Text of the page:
5. Add your mailing address, i.e. wherever you are receiving your mail. If you choose to receive a traditional ballot (we cover that in the next step), this is the location where you will vote. It could mean you’re voting in the hills of Bavaria or the flatlands of Kansas, but either way, the address is where you’ll want to receive your ballot so you can fill it out.

6. Decide whether you want to receive your blank ballot via email or snail mail. Head to the next section of this post for some things to consider when choosing how to receive your ballot. Also, include how you can be contacted, as it’s strongly encouraged by FVAP.

7. The next section is all about maintaining contact with FVAP so you automatically receive a ballot for every election (because remember, they happen more than once every four years!).

8. Review all  your information. FVAP puts it in an easy-to-read order for you to confirm. If it’s all correct, move forward. You’re almost there!

9. FVAP will compile all of your information and any extra forms that you need, then you simply print, sign, print the template onto an envelope, and send!

Should I choose digital voting or a traditional paper ballot?

This is entirely up to you, but there are a few things you should consider before choosing:

1. Paper ballots have a lot of rules. Read them carefully and follow them specifically. If you’re unsure, contact your local FVAP office. Please remember to use your secrecy envelope, which is an envelope separate from the mailing envelope. Some states will not count naked ballots, so be sure your ballot wears its fancy outfit (AKA the secrecy envelope), and get that ballot counted!

2. Snail mail takes time. Again, you will need to read the directions that accompany your ballot very closely. Some states need to receive the ballot by Election Day, others need to be postmarked before or on Election Day.

3. Ensure you have access to a solid internet connection. If submitting via email, ensure you have a solid connection and the proper programs to download and fill out your ballot. Again, be sure you closely follow any directions that accompany your ballot.

4. Emailed ballots often arrive right away. You can vote instantly or save for a time when you can concentrate, knowing you can also submit immediately once you’re finished.

How can I check the status of my ballot?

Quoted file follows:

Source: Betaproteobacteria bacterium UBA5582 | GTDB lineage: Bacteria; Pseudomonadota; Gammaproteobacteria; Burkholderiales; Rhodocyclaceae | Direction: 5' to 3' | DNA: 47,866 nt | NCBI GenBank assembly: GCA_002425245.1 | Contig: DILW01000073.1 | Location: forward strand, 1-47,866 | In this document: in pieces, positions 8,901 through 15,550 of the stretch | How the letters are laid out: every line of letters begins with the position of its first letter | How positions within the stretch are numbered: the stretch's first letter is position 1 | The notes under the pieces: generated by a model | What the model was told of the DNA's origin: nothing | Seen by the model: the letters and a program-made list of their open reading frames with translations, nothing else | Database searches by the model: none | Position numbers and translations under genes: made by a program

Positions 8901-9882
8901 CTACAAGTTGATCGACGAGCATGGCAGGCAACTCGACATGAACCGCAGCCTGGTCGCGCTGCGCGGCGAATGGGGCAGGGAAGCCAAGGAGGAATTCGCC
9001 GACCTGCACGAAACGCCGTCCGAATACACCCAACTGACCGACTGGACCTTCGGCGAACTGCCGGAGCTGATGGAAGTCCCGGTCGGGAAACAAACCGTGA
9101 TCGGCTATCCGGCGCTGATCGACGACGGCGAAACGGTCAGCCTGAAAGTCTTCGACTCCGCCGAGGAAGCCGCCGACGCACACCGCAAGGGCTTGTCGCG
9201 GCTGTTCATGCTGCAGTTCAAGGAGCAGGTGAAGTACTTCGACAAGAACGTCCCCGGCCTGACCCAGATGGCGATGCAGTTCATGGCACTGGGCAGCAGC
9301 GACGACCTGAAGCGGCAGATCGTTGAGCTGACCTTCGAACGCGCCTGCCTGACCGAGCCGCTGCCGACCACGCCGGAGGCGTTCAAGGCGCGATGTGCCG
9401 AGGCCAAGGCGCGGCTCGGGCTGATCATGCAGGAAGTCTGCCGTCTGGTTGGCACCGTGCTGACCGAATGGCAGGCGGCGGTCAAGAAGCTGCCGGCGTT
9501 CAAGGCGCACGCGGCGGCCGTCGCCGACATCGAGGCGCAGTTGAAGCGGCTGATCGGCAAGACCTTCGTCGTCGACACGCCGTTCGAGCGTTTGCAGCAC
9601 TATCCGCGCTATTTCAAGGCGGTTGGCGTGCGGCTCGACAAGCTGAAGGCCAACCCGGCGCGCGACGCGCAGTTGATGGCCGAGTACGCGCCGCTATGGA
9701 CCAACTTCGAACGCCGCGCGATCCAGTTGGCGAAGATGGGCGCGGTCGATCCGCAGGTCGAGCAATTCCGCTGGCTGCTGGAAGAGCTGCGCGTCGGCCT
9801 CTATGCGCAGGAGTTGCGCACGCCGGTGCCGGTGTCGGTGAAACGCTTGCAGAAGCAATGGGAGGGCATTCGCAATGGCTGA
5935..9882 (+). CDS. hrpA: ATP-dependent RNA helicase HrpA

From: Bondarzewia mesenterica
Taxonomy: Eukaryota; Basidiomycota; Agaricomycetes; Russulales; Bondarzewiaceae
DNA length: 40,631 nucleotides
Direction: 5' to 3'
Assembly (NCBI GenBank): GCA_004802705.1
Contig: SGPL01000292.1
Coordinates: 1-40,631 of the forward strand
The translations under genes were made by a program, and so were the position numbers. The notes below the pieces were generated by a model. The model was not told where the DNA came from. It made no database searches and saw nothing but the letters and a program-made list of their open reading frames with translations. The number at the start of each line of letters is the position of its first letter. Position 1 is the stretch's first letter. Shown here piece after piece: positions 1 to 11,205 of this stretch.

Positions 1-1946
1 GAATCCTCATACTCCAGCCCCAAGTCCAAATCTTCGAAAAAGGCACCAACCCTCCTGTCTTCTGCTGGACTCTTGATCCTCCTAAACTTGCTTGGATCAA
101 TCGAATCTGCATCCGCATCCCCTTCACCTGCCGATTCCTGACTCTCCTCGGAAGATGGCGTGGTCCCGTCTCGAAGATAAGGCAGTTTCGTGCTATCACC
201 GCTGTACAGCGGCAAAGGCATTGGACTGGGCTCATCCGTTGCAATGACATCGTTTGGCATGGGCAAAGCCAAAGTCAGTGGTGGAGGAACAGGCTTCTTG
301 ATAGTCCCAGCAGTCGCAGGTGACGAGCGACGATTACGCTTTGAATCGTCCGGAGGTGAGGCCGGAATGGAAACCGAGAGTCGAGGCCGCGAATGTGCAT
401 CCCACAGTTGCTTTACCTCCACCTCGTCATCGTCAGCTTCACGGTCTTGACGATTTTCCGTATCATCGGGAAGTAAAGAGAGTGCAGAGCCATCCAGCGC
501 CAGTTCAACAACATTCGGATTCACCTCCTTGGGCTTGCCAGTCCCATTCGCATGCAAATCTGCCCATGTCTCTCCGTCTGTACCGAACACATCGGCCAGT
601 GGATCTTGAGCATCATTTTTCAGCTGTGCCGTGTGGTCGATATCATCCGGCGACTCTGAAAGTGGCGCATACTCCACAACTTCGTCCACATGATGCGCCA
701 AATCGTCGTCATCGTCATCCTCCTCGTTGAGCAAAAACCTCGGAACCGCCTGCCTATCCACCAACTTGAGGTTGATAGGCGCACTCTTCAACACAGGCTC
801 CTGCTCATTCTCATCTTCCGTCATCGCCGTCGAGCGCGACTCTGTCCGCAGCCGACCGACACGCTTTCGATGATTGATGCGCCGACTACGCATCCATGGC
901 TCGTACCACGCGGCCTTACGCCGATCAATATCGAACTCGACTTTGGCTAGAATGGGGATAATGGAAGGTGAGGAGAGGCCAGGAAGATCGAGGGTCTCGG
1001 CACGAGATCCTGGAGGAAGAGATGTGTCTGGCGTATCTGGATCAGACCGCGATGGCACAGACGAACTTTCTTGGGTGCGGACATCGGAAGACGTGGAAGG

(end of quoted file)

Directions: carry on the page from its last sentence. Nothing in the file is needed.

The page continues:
Contact your local voting office directly, even if using FVAP. If you request an absentee ballot directly from your voting office, they will often give you a link to track your ballot to you and back! 

 

What are you waiting for?! Head over to FVAP or your local voting office to request your absentee ballot today!

 

Author

  • Sarah Peachey

    Sarah Peachey is a journalist from southern Pennsylvania currently living in the Southeast. Previous adventures sent her to Fort Polk, Louisiana; Fort Huachuca, Arizona; Fort Meade, Maryland; Hohenfels, Germany; Fort Leavenworth, Kansas; and Fort Stewart, Georgia. She lives with her husband of more than 10 years, three children, one very spoiled Dachshund, and a cat who leaves a dusting of white fur on just about everything. She began a career in journalism with The Fort Polk Guardian, an Army installation newspaper, winning three state awards for her work. Her work has appeared on MilSpouseFest, The Homefront United Network, Military.com, SpouseBUZZ, and Army News Service. She consulted for MilitaryOneClick (now known as MilSpouseFest), and helped launch the site #MilitaryVotesMatter, providing up-to-date information important to service members, veterans, and their families in the 2016 election. When not writing for military spouse support sites, she is currently working on her first novel while also volunteering as AWN's Blog Editor. When she can carve the time into her schedule, she writes about parenting, travel, books, and politics on her website, Keep It Peachey. You can find her on Instagram @keepitpeachey. She has a passion for reading, writing, politics, and political discussions. She considers herself a bookworm, pianist, wine enthusiast, and crossword addict.

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One thing that has been most important to me, as a military spouse, is figuring out how to best do this life while supporting our children with the changes and difficulties. When my children were very small, there were many times that my husband was away, and I had to parent my children alone.